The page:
Working with a developer is often the better choice since you are entrusting a pro to build a site that is compatible with Google’s latest updates. It’s far less time and responsibility on your part, and you’ll get a quality, mobile-friendly website that follows the latest trends. Either way you choose to go, Google offers some great information, tips and advice here.

What are Some of the Key Ranking Factors?

Okay, so let’s get back to some of the things you can start doing today to get your website ready.

Content and Keyword Usage

One area that Google goes into depth about is content. This includes all forms of content: web pages, blog posts, web forms, infographics, video and images. The pages should be presented in simple layouts that work well on both wide and narrow screens. Longer content is typically preferred, as is speedy page loading times via HTML and a modern web browser such as Google Chrome. Content should be updated regularly, and duplicate content is a no-no. Delete it or make it original.

Keyword density, while not as important as it once was, still has a place in an optimization strategy in 2015. Going overboard here can get you flagged for spam, but you should still ensure to include relevant, meaningful keywords in your website copy (especially in the first 100 words.)

Here are a few other ranking signals that will make your content more mobile friendly:

  • User-friendly layout

  • Bullets and numbered lists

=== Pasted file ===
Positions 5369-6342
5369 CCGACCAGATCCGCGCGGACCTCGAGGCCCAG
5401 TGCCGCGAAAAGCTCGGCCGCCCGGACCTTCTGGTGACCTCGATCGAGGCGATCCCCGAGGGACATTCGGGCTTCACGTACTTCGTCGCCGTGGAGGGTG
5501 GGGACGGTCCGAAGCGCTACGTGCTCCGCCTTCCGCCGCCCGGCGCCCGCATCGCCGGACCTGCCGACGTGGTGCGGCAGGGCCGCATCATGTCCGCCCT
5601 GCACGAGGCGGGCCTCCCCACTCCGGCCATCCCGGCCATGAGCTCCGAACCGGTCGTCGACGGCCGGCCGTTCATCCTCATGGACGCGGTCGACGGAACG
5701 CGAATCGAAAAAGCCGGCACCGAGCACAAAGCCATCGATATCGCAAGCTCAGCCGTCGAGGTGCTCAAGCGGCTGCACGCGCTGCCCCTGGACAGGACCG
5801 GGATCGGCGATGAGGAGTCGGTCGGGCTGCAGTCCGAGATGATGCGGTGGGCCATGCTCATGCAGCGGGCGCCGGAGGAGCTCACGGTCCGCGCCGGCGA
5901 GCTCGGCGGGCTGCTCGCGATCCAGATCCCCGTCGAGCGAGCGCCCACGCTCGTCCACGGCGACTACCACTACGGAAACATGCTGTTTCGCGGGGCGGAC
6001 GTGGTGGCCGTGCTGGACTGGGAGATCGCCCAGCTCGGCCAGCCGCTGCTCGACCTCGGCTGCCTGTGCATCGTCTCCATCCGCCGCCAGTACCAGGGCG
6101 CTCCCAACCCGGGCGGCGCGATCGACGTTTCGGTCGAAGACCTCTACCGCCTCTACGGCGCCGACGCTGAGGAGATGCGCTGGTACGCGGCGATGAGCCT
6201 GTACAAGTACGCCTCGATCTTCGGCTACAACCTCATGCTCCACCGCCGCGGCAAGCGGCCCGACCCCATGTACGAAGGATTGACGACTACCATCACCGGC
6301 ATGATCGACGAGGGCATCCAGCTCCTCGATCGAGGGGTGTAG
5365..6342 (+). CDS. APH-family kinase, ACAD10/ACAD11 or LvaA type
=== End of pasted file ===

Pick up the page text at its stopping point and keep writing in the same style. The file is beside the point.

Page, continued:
• References and sources

  • Multimedia

  • Grammar and spelling

  • Keyword in the URL

  • Reading level that fits your audience (basic, intermediate, advanced)

  • Number and quality of internal links

  • Outbound link quality

Site Architecture

The architecture of your site is another major ranking factor. By now, Google expects a well put-together site that helps them index and organize the content on it. How often is your site updated? (Hint: The answer should be ‘regularly.’) The best way to keep your site fresh and relevant is by consistently adding new content and updating your web pages as necessary.

Also, while you don’t necessarily need a large number of pages to be a quality site, Google does take page number into consideration. A website with more meaty pages will be distinguished from thin, affiliate ones.

A few additional factors that will help your mobile site rank well in terms of architecture are:

  • Presence of a sitemap

  • Contact us page

  • Terms of service and privacy pages

  • Site uptime

  • Server location

  • SSL certificate

  • Domain trust

Site-Wide or Page-by-Page Update?

Though Google has been fairly straightforward with this upcoming update, they don’t indicate if the ranking shift will apply to a site-wide or page-by-page basis. In other words, will the search algorithm judge website pages on their individual qualities, or will it just look at everything as a whole? If a percentage of the pages on a domain are too low, will the entire domain get demoted or vice versa? This is something we’ll have to wait to find out, but it’s widely speculated that the algorithm will assess pages individually versus grading the whole site in one fell swoop.

With April 21 only a few days away, you might not be in a position to get your site responsive if it’s not already. The best-case scenario here would be to address any pitfalls on your website and get them fixed as soon as possible. Google does a good job of informing webmasters on best practices, so be sure to utilize the insights provided by the Mobile Usability Report and Webmaster Tools. At the very least, you can identify potential deficiencies that are specific to your website and repair them so they do not have as significant of an impact.

With the new changes being made to Google’s algorithms, you can’t leave your mobile website up to fate. Let us help get your site up to speed so that it ranks well, making Google happy and your audience even happier!